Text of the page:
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Summary

One of the most basic features of smart cities, smart buildings, and smart utilities is avoiding unnecessary service outages. However, comprehensive equipment-monitoring programs usually come with a hefty price tag. Another approach is to pick critical equipment and fit it with the industrial equivalent of a Fitbit.

Health monitoring for machinery can help avoid downtime

Being able to detect faults before equipment breaks down has many benefits for utilities, building, and municipal operators. Experienced plant operators can often detect that something's wrong with equipment by subtle changes in the noises it makes, or by putting their hand on the machinery and sensing that its "heartbeat" is not quite right. That's excellent when operators with decades of experience are available and they're constantly on site.

Implementing traditional plant monitoring is expensive and complex – even the need to drill a hole in a machine cover to mount a sensor can trigger time-consuming safety assessments and management procedures; then there's the need to provision power and connectivity within and beyond the site, develop analysis and reporting capability, and create the mechanisms to inform the right people at the right time for preventative action to be taken.

Battery-operated, low-power wide-area (LPWA) connected Industrial IoT (IIoT) solutions have changed all this. For example, MOVUS FitMachine combines advanced, battery-powered sensor technology, wirelessly connecting to the cloud via Telstra's Cat-M (LTE-M) service, and advanced cloud-based intelligent processing self-learns baseline behavior, and then delivers 24x7 notification of deviations. In short, it's a Fitbit for machines.

To begin, a MOVUS Cat-M gateway is plugged in to a standard power outlet somewhere near the equipment to be monitored. A FitMachine sensor is magnetically attached to each machine to be monitored. Pre-configured by MOVUS, as soon as the gateway is switched on, the system begins learning the normal rhythms of the equipment.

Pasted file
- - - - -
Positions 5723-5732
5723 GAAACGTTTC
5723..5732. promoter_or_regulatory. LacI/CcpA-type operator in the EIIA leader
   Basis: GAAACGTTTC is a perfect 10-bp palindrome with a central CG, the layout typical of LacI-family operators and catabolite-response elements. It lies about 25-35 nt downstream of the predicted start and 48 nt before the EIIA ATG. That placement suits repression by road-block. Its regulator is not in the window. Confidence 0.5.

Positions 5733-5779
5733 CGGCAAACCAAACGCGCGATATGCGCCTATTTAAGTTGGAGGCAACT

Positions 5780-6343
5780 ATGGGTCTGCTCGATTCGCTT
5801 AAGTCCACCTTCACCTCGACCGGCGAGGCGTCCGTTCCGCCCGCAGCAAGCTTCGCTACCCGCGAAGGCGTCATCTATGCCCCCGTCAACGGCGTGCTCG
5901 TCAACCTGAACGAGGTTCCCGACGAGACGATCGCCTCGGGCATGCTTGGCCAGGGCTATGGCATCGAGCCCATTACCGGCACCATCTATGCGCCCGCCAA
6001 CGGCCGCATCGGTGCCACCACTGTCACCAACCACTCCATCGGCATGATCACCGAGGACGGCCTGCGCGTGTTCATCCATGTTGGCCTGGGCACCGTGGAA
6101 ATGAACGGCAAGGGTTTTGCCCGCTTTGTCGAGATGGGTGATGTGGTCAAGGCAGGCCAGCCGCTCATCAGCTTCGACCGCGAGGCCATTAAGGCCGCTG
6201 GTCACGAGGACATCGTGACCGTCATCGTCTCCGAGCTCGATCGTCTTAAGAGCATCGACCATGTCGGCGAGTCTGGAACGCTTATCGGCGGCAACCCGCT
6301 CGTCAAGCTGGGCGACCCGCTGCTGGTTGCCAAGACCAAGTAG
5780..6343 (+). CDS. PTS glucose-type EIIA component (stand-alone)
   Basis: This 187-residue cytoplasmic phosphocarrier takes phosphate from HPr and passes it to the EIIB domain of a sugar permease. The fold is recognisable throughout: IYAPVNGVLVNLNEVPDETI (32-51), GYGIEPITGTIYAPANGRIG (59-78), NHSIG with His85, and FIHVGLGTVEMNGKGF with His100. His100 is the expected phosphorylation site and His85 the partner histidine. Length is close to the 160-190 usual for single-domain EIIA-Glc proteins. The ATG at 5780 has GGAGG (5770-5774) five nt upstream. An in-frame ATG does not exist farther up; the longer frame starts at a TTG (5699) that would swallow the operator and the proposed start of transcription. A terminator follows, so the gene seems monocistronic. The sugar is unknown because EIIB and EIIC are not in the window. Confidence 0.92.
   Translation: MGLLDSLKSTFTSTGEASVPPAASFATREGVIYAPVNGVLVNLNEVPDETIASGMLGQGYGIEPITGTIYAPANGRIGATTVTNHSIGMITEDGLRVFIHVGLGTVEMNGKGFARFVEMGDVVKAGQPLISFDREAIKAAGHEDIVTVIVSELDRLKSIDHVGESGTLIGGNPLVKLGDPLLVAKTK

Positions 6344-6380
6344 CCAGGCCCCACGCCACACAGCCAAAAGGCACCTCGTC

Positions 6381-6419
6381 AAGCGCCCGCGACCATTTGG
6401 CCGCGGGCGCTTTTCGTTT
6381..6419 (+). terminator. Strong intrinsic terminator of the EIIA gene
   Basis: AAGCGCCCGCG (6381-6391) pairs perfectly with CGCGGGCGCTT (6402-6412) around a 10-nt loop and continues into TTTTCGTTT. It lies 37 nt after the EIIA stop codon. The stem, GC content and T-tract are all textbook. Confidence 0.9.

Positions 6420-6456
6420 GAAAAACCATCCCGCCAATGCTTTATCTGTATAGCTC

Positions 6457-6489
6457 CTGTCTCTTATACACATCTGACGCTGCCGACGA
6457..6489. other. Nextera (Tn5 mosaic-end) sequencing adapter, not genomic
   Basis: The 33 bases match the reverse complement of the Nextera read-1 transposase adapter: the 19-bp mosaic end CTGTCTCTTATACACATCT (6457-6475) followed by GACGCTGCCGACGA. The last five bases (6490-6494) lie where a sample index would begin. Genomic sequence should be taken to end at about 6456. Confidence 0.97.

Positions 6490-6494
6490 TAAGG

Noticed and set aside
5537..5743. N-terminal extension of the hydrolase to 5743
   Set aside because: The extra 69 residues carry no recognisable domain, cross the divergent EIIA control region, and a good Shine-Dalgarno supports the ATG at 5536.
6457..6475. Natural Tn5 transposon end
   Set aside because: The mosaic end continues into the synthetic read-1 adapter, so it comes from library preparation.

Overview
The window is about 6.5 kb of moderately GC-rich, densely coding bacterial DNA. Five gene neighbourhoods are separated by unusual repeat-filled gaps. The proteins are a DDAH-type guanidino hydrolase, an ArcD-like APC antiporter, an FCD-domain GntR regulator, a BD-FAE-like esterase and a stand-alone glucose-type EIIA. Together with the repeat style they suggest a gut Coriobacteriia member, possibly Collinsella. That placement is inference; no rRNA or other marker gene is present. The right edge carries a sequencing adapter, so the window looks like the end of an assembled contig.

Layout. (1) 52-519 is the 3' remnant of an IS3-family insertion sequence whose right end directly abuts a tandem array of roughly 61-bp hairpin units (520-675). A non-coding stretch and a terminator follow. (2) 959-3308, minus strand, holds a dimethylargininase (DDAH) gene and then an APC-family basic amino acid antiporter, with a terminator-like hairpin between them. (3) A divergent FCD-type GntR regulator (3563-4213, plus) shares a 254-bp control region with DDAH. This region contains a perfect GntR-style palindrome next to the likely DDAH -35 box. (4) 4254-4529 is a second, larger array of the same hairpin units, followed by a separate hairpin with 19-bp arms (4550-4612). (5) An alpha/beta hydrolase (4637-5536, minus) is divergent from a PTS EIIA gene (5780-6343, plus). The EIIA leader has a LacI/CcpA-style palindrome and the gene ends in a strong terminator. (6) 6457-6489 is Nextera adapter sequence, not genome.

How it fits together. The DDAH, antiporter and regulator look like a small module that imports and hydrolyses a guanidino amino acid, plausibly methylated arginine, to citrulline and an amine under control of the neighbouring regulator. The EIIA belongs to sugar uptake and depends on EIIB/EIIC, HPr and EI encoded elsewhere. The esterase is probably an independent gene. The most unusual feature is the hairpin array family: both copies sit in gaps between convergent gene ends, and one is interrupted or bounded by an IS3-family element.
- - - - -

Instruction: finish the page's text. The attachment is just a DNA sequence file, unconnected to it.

The smarts of the system are provided in the cloud, requiring no local IT footprint. Alerting capability and a web dashboard complete the picture for basic operation, and there is an extensive API for integration with other systems. While the API may not seem significant, given the native capabilities of the MOVUS ecosystem, one of the challenges in the IIoT segment is integrating disparate groups of smart devices into a "system of systems," or overall operations ecosystem, which can fully leverage all the data available.

While taking on a comprehensive "system of systems" implementation requires significant investment of time and money, an initial investment in monitoring a small number of high-value assets can deliver significant ROI, as Queensland Brain Institute discovered when one of its screw chillers started to misbehave on cold nights. Early warning and diagnosis led to an immediate adjustment of the operating parameters extending the life expectancy of the equipment and avoided costly repairs.

Appendix

Further reading

Successful Smart Cities Start with an Integrated Strategy, IOT001-000012 (March 2018)

Author

Richard Palmer, Principal Analyst, Public Sector

richard.palmer@ovum.com

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